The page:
Pirkei de-Rabbi Eliezer is not from Chazal, and I don't know that we would side with a midrash against a pasuk. Various commentators try to harmonize the two. For example, see Rabbenu Bachya. (I didn't have time to locate it inside, but the summary is that it was Moshe's initiative, but in response to feeling the luchos suddenly gain wait. He thus intuited what he should do, and thus Hashem could praise him -- see Shabbat 87a -- for this action.) But I don't really find this harmonization convincing, in terms of the meaning of the respective midrashim.

(The suddenly becoming weak, we might attribute to:
יח וַיֹּאמֶר אֵין קוֹל עֲנוֹת גְּבוּרָה וְאֵין קוֹל עֲנוֹת חֲלוּשָׁה קוֹל עַנּוֹת אָנֹכִי שֹׁמֵעַ: 
Also, compare with the Aron which midrashically supported those who carried it.)

Rashbam cites this Pirkei de-Rabbi Eliezer and maintains that it is peshat:
פסוק יט
וישלך מידיו -
כשראה את העגל תשש כחו ולא היה בו כח להשליכם רחוק ממנו קצת שלא יזיק את רגליו בנפלם, כדרך כל משליכי משאוי כשאין בהם כח לשאת.
וכן ראיתי בפרקים של רבי אליעזר ועיקר פשוטו כך.

But from his wording, it seems that he does not deny that Moshe was wrothful and threw them -- just that when acting in anger, he was not able to throw it with such force.

See also Rashi to zot Habracha:

12. and all the strong hand, and all the great awe, which Moses performed before the eyes of all Israel.יב. וּלְכֹל הַיָּד הַחֲזָקָה וּלְכֹל הַמּוֹרָא הַגָּדוֹל אֲשֶׁר עָשָׂה מֹשֶׁה לְעֵינֵי כָּל יִשְׂרָאֵל:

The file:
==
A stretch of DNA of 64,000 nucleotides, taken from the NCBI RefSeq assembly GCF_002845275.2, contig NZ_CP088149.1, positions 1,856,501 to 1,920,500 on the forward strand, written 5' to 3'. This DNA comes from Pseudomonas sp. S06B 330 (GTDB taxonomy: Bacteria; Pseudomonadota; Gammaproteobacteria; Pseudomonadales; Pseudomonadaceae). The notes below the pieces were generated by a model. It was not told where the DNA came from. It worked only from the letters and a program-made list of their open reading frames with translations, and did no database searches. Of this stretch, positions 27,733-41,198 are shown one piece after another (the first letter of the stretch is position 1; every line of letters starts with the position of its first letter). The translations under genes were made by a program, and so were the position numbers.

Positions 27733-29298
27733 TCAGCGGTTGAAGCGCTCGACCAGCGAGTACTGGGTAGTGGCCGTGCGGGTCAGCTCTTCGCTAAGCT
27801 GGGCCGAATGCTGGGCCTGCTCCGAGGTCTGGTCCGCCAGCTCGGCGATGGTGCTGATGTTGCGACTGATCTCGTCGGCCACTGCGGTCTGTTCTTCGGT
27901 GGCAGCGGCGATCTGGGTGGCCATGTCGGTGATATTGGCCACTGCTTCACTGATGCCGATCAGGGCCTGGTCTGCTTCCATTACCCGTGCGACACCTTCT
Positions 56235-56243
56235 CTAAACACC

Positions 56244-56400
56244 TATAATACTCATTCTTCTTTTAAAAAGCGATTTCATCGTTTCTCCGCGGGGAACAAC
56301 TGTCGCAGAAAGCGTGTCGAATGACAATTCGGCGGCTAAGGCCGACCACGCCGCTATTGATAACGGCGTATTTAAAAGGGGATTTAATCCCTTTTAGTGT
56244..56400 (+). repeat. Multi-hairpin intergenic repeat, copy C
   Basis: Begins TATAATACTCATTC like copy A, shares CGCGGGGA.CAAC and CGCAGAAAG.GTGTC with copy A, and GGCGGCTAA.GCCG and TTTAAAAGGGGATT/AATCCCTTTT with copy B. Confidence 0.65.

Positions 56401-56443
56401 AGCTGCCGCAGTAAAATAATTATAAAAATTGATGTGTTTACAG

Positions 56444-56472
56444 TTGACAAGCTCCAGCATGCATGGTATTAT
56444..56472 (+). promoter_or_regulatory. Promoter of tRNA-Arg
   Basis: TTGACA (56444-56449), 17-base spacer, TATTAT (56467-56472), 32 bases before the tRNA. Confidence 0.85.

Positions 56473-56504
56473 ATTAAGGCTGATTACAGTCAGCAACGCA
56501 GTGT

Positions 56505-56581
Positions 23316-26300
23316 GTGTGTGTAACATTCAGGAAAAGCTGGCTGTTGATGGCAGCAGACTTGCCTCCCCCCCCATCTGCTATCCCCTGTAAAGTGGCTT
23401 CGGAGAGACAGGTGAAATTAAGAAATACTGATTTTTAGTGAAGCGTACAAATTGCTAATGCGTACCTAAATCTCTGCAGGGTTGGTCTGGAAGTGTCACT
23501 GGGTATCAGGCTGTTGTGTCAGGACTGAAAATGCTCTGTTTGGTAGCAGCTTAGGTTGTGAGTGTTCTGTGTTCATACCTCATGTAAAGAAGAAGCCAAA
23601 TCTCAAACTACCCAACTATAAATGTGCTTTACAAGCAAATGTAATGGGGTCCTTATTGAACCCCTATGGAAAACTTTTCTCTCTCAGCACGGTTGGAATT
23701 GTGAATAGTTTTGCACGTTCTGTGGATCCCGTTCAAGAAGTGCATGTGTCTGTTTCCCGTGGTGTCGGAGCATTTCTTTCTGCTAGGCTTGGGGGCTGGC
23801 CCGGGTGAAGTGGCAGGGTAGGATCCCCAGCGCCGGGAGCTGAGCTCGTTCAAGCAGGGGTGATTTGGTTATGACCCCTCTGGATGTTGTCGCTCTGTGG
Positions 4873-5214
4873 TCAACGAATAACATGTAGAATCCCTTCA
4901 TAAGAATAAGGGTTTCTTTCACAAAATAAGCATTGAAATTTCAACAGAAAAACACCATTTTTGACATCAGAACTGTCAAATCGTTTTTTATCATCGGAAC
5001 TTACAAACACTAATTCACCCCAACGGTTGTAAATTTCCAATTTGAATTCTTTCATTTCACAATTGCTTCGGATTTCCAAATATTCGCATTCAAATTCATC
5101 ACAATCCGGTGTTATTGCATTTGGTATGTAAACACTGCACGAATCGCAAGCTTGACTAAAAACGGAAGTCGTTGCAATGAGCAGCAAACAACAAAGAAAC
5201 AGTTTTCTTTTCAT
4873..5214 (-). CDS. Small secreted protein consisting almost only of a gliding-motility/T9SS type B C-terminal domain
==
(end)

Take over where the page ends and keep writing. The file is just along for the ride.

and all the strong hand: [This refers to] his receiving the Torah on tablets with his hands.ולכל היד החזקה: שקבל את התורה בלוחות בידיו:
And all the great awe: [This refers to the] miracles and mighty deeds [that were performed for Israel] in the great and awesome wilderness. — [Sifrei 33:41]ולכל המורא הגדול: נסים וגבורות שבמדבר הגדול והנורא:
before the eyes of all Israel: [This expression alludes to the incident, where] His heart stirred him up to smash the tablets before their eyes, as it is said, “and I shattered them before your eyes” (Deut. 9:17). - [Sifrei 33:41] And [regarding Moses shattering the Tablets,] the Holy One Blessed is He gave His approval, as Scripture states, “[the first Tablets] which you shattered” (Exod. 34:1); [God said to Moses:] “Well done for shattering them!” - [Shab.. 87a]לעיני כל ישראל: שנשאו לבו לשבור הלוחות לעיניהם, שנאמר (לעיל ט, יז) ואשברם לעיניכם, והסכימה דעת הקב"ה לדעתו, שנאמר (שמות לד, א) אשר שברת, יישר כחך ששברת:

where it indeed seems that Moshe was strong in holding the luchos; and separately, that it was a conscious act to break the luchos. If so, the midrash in Pirkei de-Rabbi Eliezer not only contradicts the simple implication of the verse, but various midrashim as well.

1 comment:

Anonymous said...

I would like to share a thought in pshat about why Moshe broke the Luchot. I have never seen this anywhere. Moshe knew about the sin of the Eigel while still on Har Sinai. If so, why does he come down with the Luchot. Did he come down with the intention to break them? I propose that he had no intention to break them, but he saw in actuality something different than what he was told about. Hashem had told him about the eigel; however, when he came down the pasuk says that he saw the eigel and mecholot. For Moshe, that was too much. The Bnei Yisrael as opposed to the Bnot Yisrael weren't able to do Mecholot at kriat yam suf and now for the eigel they are doing mecholot that was such degredation and depravity that he broke the luchot.